Figure 2: Medium Business Technology Budgets and Challenges

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Source: SMB Group

Bringing Digital Transformation Into Focus for Midmarket Businesses

Given so many uncertainties and challenges, how can midmarket companies turn the somewhat fuzzy concept of digital transformation find the right formula to actually achieve it?

Dell EMC is tackling this by first, bringing the specifics of digital transformation into sharper focus, and second, by providing the technology foundation required to bring this transformation to life.

From Dell EMC’s vantage point, the following capabilities are core to achieving digital business transformation (Figure 3):

  • Agile product/service development to accelerate go-to-market readiness
  • Being able to predict new opportunities with real-time data and analytics
  • Creating transparency to build customer trust
  • Providing a personalized experience to engage and keep customers
  • Operating the business in real-time using analytics for better decision-making
  • Protecting business assets and people from cyber threats

Figure 3: Enabling Digital Transformation

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Source: Dell EMC and SMB Group

Dell EMC views three technology pillars as essential to enable this:

  1. IT transformation to power business transformation. IT must add more value to the business, with capabilities to develop new applications and optimize infrastructure. By putting technologies such as cloud native applications, hybrid cloud, converged infrastructure and storage, big data and analytics, and Internet of Things (IoT) in place, businesses can automate and streamline existing operations, and be ready to spot and tap into new opportunities.
  1. Workforce transformation to help attract and keep the best talent. Changes in technology are reshaping what employees expect the workplace to be. Businesses need more effective, flexible ways to get work done and collaborate–anywhere, anytime and on any device. Innovative client devices and digital workspaces that afford easy yet secure access are critical to keep up with these shifts, and to improving key business metrics in areas from worker productivity and efficiency to customer satisfaction.
  1. Security transformation to help prevent breaches and business loss. Digital security must transform to support digital and business transformation. Businesses must stay ahead of rapidly evolving cyber threats to prevent breaches that can decimate or even destroy a business. As digital capabilities evolve into core business assets, midmarket companies need to update their security approach with solutions that help them proactively detect and respond to threats, manage access, prevent fraud, secure endpoints and the perimeter, and strengthen governance, risk and compliance practices to stay safe.

Summary and Perspective

The bulk of business transformation occurring today wouldn’t be possible if not for the technology transformation that underpins it. Not long ago, companies were struggling to ensure that IT operations were aligned with their business needs and objectives. Now, as digital increasingly becomes part of the business fabric, it’s becoming difficult to find any dividing line at all to separate business and IT. In a digitally driven world, IT and business are becoming inseparable sides of the same coin.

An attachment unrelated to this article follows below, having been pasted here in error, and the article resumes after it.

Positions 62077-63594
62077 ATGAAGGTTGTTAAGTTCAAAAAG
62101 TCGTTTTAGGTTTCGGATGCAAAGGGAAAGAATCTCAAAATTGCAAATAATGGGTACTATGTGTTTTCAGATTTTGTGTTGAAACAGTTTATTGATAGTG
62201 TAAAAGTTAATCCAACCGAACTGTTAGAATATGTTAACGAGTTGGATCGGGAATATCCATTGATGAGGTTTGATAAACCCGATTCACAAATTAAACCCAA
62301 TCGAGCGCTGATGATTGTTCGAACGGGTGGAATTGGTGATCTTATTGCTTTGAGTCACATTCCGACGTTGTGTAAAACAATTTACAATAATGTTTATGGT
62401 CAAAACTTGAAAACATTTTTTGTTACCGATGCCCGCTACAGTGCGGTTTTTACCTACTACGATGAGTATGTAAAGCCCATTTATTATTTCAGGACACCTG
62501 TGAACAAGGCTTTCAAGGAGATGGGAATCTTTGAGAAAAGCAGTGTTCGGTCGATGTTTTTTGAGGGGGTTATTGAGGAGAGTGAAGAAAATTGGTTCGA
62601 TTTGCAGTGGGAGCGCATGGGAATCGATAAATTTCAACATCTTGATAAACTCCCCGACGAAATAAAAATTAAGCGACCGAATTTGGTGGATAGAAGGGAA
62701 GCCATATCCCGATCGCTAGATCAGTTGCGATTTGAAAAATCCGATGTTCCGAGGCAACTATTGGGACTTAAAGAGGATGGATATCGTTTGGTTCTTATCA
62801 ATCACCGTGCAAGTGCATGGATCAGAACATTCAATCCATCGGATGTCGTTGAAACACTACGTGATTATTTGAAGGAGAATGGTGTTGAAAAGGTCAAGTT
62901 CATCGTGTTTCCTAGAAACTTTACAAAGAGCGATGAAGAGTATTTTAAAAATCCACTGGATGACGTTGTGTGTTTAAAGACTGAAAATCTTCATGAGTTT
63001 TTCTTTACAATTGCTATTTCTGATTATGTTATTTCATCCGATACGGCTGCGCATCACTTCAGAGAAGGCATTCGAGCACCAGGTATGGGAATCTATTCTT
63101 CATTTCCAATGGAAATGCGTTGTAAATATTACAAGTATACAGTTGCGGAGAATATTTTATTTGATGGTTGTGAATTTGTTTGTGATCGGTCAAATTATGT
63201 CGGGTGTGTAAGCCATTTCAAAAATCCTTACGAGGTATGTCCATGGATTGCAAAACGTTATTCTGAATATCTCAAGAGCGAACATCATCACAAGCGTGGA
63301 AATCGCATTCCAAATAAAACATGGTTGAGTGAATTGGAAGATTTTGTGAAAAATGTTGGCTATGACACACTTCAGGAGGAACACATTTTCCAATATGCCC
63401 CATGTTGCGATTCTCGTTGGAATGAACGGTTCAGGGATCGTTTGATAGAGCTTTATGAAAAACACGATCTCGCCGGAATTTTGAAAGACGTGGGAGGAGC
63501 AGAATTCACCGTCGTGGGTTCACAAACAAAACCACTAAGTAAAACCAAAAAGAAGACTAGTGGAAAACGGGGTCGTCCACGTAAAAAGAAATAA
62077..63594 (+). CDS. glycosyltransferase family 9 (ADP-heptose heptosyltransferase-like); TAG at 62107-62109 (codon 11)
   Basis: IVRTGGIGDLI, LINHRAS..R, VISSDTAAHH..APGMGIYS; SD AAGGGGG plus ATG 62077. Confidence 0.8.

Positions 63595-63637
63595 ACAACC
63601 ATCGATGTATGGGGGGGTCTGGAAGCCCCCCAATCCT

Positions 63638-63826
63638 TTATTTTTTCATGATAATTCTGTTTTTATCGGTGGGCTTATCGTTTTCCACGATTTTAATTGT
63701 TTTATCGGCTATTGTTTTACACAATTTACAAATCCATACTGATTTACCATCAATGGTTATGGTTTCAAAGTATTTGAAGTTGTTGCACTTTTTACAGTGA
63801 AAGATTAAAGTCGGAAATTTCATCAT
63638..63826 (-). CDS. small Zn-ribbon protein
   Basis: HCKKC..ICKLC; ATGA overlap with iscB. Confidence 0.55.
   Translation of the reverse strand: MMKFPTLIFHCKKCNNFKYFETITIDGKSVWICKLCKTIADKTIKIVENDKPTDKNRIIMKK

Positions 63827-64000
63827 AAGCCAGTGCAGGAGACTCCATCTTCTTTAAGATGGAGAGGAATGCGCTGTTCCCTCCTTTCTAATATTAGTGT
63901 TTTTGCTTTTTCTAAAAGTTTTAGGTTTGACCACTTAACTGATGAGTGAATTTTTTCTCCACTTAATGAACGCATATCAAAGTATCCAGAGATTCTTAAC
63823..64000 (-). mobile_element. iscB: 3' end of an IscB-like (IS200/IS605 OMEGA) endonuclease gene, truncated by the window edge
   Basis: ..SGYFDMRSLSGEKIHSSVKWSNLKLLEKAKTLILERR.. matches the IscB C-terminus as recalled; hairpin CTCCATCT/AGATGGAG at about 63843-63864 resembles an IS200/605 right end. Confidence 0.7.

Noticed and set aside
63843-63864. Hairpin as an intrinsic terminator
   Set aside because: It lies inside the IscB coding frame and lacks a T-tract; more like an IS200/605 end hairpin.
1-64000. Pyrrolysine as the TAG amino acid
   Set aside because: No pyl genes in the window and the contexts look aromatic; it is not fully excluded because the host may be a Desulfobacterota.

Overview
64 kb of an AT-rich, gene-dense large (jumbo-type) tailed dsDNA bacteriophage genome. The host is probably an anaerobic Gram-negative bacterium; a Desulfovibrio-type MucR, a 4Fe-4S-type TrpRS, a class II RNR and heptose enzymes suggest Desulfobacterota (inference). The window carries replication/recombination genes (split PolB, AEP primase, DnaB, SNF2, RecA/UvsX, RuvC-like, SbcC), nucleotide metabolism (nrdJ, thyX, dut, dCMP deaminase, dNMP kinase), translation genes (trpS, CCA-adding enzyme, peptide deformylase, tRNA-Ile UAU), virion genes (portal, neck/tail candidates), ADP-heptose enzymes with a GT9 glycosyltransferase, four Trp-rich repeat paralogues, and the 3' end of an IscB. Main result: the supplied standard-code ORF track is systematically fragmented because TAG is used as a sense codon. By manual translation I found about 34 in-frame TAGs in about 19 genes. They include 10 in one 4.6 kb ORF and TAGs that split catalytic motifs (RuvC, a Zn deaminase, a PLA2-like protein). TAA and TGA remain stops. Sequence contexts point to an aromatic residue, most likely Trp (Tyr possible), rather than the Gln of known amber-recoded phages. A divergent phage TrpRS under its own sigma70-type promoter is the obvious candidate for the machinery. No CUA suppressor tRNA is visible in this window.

Resource constrained midmarket companies need to partner with providers that can help them determine what business transformation means for their individual companies, sort through the digital hype, and develop strategies to revamp their IT, workplace and security approach to streamline existing operations and create new business models that will move the business forward.

Of course, Dell EMC isn’t the only IT infrastructure player touting digital transformation in varying shapes and forms. However, Dell EMC is the only major player providing a one-stop shop for end-to-end, desktop to data center infrastructure solutions.

Dell EMC has also been a pioneer in workforce transformation. Over the past eight years, Dell EMC IT and human resources teams have collaborated to create a more flexible workplace. Today, 25% of Dell EMC’s workforce telecommutes (the company has a goal of having 50% of it’s workforce work remotely full or part-time by the year 2020), and Dell EMC has built a website devoted to helping IT, human resources and other decision-makers to figure out how to adapt their own workplaces for the future.

Finally, midmarket companies can’t start IT and business planning from scratch, and often need solutions that can plug into existing infrastructure. Dell EMC provides a full spectrum of solutions, from consumer to very small business, to midmarket and large enterprise. This puts Dell EMC in an advantaged position, as it can calibrate and scale infrastructure, workplace and security solutions for mid-market customers, regardless of where they are along the transformation curve.

Note: This post was sponsored by Dell Technologies.